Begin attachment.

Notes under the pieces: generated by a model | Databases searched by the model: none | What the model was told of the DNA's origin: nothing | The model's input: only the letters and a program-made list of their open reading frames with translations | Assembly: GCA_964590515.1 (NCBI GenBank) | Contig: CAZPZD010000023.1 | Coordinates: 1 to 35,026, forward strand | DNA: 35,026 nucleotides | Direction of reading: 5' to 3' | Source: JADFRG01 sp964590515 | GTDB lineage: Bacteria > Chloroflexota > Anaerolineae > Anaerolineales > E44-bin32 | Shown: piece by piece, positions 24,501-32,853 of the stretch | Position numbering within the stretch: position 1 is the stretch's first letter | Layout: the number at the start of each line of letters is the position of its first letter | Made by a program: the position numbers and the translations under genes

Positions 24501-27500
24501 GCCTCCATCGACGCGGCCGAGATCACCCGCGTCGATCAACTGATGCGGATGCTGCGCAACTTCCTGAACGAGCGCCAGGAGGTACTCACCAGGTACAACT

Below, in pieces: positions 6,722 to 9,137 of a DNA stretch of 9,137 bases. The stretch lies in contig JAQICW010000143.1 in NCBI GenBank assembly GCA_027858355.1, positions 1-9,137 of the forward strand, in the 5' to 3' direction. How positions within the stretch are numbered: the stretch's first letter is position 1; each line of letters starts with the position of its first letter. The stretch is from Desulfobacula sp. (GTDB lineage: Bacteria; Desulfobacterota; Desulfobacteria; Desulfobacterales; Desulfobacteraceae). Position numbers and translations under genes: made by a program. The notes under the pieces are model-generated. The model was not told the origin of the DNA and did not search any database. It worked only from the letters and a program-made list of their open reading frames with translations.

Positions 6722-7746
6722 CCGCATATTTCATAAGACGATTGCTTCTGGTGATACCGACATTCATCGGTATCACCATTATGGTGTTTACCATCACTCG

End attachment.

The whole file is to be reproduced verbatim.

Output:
Notes under the pieces: generated by a model | Databases searched by the model: none | What the model was told of the DNA's origin: nothing | The model's input: only the letters and a program-made list of their open reading frames with translations | Assembly: GCA_964590515.1 (NCBI GenBank) | Contig: CAZPZD010000023.1 | Coordinates: 1 to 35,026, forward strand | DNA: 35,026 nucleotides | Direction of reading: 5' to 3' | Source: JADFRG01 sp964590515 | GTDB lineage: Bacteria > Chloroflexota > Anaerolineae > Anaerolineales > E44-bin32 | Shown: piece by piece, positions 24,501-32,853 of the stretch | Position numbering within the stretch: position 1 is the stretch's first letter | Layout: the number at the start of each line of letters is the position of its first letter | Made by a program: the position numbers and the translations under genes

Positions 24501-27500
24501 GCCTCCATCGACGCGGCCGAGATCACCCGCGTCGATCAACTGATGCGGATGCTGCGCAACTTCCTGAACGAGCGCCAGGAGGTACTCACCAGGTACAACT

Below, in pieces: positions 6,722 to 9,137 of a DNA stretch of 9,137 bases. The stretch lies in contig JAQICW010000143.1 in NCBI GenBank assembly GCA_027858355.1, positions 1-9,137 of the forward strand, in the 5' to 3' direction. How positions within the stretch are numbered: the stretch's first letter is position 1; each line of letters starts with the position of its first letter. The stretch is from Desulfobacula sp. (GTDB lineage: Bacteria; Desulfobacterota; Desulfobacteria; Desulfobacterales; Desulfobacteraceae). Position numbers and translations under genes: made by a program. The notes under the pieces are model-generated. The model was not told the origin of the DNA and did not search any database. It worked only from the letters and a program-made list of their open reading frames with translations.

Positions 6722-7746
6722 CCGCATATTTCATAAGACGATTGCTTCTGGTGATACCGACATTCATCGGTATCACCATTATGGTGTTTACCATCACTCG